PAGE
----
A smattering of snow on the Rogue Valley's floor likely will be swept away by winter rains today, but the storm should continue to dump snow in the mountains.

A smattering of snow on the Rogue Valley's floor likely will be swept away by winter rains today, but the storm should continue to dump snow in the mountains.

The National Weather Service's Medford office predicted isolated snow showers between 4 and 10 a.m. today. A snow advisory for the region was canceled Wednesday afternoon.

Scattered snow showers could deliver about an inch of snow at elevations above 1,000 feet, the weather service's "winter weather message" said.

A storm system moving in off the Pacific was expected to slide into the region during the early-morning hours today, meteorologist Marc Spilde said. While it will bring moisture, it also will bring slightly warmer air, pushing snow levels up.

Valley dwellers could wake up to snow in places, but by noon the snow level will have risen to 2,000 feet, he said. Snow levels will continue to rise through the afternoon, hitting about 2,500 feet before dipping back to 2,000 feet when night falls.

Foothills could collect 2 to 5 inches of snow in Jackson County today, while Douglas and Josephine counties could get 3 to 9 inches, the weather service reported.

In the mountains, including at Crater Lake, Howard Prairie and the Siskiyou Summit, scattered showers were expected to deliver less than 2 inches overnight. As the front moves through today, an accumulation of 8 to 16 inches is expected at those upper elevations, the weather service said.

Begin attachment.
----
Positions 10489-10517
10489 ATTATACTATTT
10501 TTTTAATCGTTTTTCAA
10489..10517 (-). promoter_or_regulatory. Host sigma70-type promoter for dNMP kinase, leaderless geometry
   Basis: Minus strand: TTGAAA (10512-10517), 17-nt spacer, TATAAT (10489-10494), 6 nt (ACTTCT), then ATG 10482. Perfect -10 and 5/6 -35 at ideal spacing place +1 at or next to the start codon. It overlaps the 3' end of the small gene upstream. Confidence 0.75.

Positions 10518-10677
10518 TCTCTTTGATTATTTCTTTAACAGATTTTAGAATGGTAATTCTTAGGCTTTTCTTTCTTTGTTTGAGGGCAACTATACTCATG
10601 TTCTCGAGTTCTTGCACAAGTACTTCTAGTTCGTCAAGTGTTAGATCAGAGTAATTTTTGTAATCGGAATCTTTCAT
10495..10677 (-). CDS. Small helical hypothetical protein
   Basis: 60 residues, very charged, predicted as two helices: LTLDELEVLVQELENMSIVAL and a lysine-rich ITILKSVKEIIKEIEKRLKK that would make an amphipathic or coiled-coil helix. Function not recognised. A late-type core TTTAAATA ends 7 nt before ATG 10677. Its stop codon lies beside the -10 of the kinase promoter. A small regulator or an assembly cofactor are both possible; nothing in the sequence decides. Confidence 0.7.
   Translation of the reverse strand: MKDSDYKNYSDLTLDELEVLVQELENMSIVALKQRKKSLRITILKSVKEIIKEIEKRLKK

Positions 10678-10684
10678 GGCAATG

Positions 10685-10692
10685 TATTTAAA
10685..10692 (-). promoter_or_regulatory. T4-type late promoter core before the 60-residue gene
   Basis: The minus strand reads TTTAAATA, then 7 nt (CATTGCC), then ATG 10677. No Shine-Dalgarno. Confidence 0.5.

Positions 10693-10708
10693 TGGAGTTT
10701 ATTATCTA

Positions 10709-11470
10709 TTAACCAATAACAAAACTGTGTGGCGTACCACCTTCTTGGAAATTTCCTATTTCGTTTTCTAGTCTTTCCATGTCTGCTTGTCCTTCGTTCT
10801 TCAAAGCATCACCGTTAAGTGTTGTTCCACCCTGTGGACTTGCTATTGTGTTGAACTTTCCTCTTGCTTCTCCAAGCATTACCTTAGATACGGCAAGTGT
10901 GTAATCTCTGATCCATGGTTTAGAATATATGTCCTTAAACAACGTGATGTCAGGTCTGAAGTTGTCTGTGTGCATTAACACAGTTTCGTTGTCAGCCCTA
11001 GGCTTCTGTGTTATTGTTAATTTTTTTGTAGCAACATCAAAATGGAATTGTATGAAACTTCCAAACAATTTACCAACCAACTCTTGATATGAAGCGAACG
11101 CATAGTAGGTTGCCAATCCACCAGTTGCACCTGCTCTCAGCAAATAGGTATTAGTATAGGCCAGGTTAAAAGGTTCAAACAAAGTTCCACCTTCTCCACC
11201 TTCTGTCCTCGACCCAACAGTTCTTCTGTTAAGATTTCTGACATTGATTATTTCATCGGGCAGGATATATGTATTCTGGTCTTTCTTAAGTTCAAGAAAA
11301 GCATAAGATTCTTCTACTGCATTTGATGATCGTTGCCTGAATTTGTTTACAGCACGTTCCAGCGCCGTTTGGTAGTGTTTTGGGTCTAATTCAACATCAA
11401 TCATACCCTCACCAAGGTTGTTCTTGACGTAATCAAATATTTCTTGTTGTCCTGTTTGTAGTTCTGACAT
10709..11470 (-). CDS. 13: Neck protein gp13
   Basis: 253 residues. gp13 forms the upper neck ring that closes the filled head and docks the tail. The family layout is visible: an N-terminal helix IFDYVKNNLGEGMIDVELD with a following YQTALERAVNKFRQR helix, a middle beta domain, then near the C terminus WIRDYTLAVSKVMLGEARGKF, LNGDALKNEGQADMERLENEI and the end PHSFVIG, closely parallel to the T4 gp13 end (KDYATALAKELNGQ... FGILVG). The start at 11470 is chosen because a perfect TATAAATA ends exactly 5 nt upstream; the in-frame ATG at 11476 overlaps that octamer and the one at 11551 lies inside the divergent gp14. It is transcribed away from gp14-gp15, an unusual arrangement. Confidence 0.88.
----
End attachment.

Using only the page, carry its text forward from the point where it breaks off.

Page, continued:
Scattered snow showers dusted all elevations when a cold front swept across Southern Oregon on Christmas Day. A light rain that froze and was then covered with snow created slippery conditions Wednesday morning.

Another snow shower moved through Medford Wednesday morning, powdering the Medford airport with 11/2 inches of snow, Spilde said. Across the valley, Wednesday's snowfall ranged from about half an inch to 3 inches, with the foothills in east Medford reporting the most snow locally, Spilde said. Eagle Point reported 2 inches of snow.

Fire and police departments across the valley reported numerous fender benders and cars sliding into ditches, but no serious crashes Wednesday morning.

Medford police sent out an early-morning warning Wednesday asking people to limit unnecessary driving, but noted that public works crews, which were called out on Christmas night, were working to keep streets as safe as possible. The Medford Fire Department called on additional four-wheel-drive vehicles to ensure they could reach houses on the flanks of Roxy Ann Peak where valley snow accumulation was deepest.

The Oregon Department of Transportation reported Wednesday morning that 2 inches of new snow had fallen overnight on the Siskiyou Pass, and crews kept Interstate 5 open over the mountains. A trace of new snow fell during the day Wednesday. Travelers must carry chains and should expect icy spots, packed snow and limited visibility, the department warned.

Drivers not prepared for winter weather caused crashes that restricted traffic on Highway 199 near Grants Pass and closed I-5 at Sexton Pass about 15 miles north of Grants Pass for nearly four hours early Wednesday, ODOT officials said. A jack-knifed truck was removed and the highway reopened about 8 a.m.

Chains are required on large and towing vehicles traveling on Highway 140 between Medford and Klamath Falls and on the Greensprings Summit on Highway 66, the Oregon Department of Transportation reported. Links to the latest road reports from Oregon and California are available at www.mailtribune.com/weather.

Reach reporter Anita Burke at 776-4485, or e-mail aburke@mailtribune.com.